Valley Virginian: September 22, 1870Go To Page : 1 | 2 | 3 | 4 |
(Column 01)Summary: This article responds to a letter of inquiry from a potential immigrant to Staunton. The author lists many of the advantageous aspects of the area including geographical position, mineral and water power, and soil quality. Further, he lists several professional opportunities and educational advantages. Finally, the author insists that the area is free from Ku Klux Klan difficulties. He invites all who wish to move to Virginia to come and visit the region to see for themselves.
Full Text of Article:[No Title]
Staunton, VA. Sept. 20th, 1870.
Mr. G. P. Fitzgerald
Dear Sir:--Your favor of the 16th just received, and it gives us pleasure to respond. The class of settlers in behalf of whom your inquiries are made, is just the sort we want among us. As for the character of inducements offered to immigrants--we Valley people are vain enough to think that the sun of Heaven never shone upon a country combining more natural advantages. With a delightful climate, a generous soil, inexhaustible store of minerals, abundant water power, and, just here particularly, a geographical position most fortunate, in view of the rival railroads approaching from the North, and to intersect here with the great trunk line of the West. All we want for the development of our country is more of the right sort of people. This section is rallying fast from the general prostration which followed the war. There is a greater demand for skilled labor--especially house-builders and machinists, than ever before.
Staunton is a live town, population some five thousand, exclusive of the large number of strangers from all quarters brought here by our Female schools, now at six in number, and all first-class. Within a few hours ride we have Washington College and the University of Virginia. So you see we do not lack educational advantages. Our bar is inferior to none in the State, and numbers some forty practitioners. Of course, no professional man of standing would associate himself with a stranger, without opportunity to judge of his capacity and merits, but if your son should come he will find among them none but courteous antagonists. We have also some twenty practicing physicians, but room for more.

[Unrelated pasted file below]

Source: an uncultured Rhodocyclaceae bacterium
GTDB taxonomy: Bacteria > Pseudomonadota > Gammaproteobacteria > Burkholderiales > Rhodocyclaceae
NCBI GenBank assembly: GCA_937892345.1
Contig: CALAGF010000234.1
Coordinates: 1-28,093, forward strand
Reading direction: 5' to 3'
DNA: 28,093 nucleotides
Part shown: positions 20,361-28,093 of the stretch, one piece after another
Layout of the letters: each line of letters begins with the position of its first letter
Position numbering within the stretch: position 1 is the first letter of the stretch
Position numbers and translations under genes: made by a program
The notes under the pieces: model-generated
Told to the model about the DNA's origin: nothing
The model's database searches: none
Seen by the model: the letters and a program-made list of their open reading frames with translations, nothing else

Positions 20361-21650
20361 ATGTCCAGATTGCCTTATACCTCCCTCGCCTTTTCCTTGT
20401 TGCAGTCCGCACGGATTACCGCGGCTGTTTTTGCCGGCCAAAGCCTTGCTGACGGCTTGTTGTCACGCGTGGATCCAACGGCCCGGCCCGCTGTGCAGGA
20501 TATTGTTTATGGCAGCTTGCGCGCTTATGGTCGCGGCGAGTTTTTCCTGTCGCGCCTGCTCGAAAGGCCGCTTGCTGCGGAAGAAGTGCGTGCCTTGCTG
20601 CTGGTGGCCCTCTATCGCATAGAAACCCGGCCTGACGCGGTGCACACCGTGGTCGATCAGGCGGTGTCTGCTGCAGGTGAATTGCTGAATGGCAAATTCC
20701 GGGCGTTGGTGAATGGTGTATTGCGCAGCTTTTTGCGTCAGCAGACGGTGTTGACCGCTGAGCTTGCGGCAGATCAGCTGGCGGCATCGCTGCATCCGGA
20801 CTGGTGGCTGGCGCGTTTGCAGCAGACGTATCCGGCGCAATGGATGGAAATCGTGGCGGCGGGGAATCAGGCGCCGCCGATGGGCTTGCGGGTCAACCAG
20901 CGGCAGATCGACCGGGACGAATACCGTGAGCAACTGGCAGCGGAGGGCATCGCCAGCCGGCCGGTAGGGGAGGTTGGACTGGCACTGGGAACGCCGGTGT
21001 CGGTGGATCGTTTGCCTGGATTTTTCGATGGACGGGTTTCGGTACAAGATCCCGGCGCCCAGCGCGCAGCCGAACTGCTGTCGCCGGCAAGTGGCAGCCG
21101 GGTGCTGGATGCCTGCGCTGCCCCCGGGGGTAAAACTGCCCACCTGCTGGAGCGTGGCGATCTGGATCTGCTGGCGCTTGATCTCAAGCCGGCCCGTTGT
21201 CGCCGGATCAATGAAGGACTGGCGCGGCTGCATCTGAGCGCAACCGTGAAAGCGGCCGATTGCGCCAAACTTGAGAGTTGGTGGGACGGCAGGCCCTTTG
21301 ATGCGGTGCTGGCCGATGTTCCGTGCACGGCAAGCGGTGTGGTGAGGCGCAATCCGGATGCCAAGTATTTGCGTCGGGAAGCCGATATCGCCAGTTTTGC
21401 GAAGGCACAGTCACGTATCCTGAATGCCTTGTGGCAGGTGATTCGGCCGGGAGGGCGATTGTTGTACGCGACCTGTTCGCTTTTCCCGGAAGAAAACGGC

Honest, well meaning, and industrious men are always welcome among us, whatever be their country or calling. The people here are decedents of the old Scotch-Irish stock--frugal and industrious themselves. They have not been so active in politics as our neighbors East of the Blue Ridge--they recognize the right of every man to entertain his own opinions, so he does not thrust them down the threats of the "Klu Klux spirit prevailing," that is all stuff and nonsense, and serves for a jest with our northern friends who have taken the trouble to inform themselves. The men who fought with Stonewall Jackson are not the sort to become midnight marauders; and now that we are suffered to govern ourselves, no occasion ever arises for the strong arm of the Law to put down any such disturbances.
Hoping that any of you who think of moving to Virginia will just come and see for themselves, we are
Very Respectively, &c,
Editors Valley Virginian.